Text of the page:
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Appl Microbiol. 1975 Jun;29(6):819-25.

Potential pathogens in the environment: cultural reactions and nucleic acid studies on Klebsiella pneumoniae from clinical and environmental sources.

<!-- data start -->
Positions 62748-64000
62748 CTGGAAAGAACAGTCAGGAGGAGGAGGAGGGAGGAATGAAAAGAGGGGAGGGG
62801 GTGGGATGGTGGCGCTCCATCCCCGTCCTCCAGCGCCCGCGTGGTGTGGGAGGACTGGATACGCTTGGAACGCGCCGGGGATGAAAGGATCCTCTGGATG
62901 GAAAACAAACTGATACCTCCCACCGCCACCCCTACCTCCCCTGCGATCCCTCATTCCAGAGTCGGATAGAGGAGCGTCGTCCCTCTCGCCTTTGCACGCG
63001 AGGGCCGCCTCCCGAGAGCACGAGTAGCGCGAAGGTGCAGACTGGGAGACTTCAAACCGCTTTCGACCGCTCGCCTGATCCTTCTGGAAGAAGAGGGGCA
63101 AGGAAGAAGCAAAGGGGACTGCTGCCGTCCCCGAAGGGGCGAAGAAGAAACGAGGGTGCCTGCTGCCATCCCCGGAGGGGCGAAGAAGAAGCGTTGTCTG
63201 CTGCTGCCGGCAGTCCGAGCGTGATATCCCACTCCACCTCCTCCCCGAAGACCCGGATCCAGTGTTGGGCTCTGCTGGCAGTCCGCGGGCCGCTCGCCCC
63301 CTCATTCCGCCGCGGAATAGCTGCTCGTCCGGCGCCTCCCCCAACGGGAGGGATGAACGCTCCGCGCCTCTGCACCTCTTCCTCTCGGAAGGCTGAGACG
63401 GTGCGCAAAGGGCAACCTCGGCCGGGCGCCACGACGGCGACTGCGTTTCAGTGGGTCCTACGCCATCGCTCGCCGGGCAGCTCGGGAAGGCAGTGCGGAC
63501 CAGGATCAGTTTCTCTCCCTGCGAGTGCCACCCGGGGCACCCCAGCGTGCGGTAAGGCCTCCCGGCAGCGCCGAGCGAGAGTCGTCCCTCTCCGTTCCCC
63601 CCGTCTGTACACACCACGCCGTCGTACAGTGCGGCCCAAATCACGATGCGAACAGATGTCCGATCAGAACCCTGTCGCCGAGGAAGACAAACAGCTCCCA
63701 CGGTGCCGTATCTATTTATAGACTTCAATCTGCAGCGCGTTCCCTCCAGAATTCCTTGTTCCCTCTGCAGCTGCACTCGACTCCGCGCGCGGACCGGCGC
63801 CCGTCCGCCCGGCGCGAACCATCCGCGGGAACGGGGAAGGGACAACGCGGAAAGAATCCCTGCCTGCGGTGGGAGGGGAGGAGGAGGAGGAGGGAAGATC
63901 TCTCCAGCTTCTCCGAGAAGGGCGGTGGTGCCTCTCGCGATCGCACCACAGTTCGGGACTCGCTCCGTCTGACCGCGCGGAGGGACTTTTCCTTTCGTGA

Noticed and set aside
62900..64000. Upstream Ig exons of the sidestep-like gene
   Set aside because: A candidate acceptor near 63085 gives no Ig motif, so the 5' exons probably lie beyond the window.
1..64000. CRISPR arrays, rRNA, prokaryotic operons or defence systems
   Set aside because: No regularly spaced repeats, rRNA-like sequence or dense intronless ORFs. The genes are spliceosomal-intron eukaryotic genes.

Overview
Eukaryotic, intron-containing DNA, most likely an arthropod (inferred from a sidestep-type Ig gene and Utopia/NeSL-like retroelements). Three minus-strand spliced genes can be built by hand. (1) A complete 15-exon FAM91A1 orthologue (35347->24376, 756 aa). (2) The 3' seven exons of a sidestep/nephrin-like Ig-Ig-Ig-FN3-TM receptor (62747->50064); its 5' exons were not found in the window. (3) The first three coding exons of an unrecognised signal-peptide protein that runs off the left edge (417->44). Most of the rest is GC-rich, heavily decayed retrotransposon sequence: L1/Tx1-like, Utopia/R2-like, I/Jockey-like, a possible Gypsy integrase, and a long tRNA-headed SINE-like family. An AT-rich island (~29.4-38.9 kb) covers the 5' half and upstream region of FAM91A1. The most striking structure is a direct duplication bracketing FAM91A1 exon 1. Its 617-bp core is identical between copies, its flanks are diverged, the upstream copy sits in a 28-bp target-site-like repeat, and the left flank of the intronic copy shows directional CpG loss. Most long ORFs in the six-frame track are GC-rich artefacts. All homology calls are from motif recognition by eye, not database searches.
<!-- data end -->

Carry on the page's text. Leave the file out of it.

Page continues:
The phenotypic and nucleic acid properties of Klebsiella pneumoniae have been studied on cultures obtained from six different habitats (humans, vegetables, seeds, trees, rivers, and pulp mills). The 19 cultural reactions of 107 isolates varied significantly only in tryptophanase activity and dulcitol fermentation. The percentage of guanine plus cytosine base composition of 41 isolates varied from 53.9 to 59.2%. The range of percentage of guanine plus cytosine base composition for environmental klebsiellas was broader than that for the cultures of human origin. The range of deoxyribonucleic acid relative reassociation (homology) to the human K. pneumoniae reference strain extended from 5% to 100% and the chromosome molecular weights ranged from 2,200 x 10(6) to 3,000 x 10(6). The species of K. pneumoniae is thus molecularly more heterogeneous than previously thought and most isolates of human, pulp mill, and river origin are genetically indistinguishable. The presence of K. pneumoniae therefore represents a deterioration of the microbiological quality of the environment and should be considered of public health significance. At the present time the health significance of the molecularly more divergent strains, primarily of vegetable and seed origin, their relationship to klebsiellas of human origin, or to other genera of the Enterobacteriaceae is unclear.

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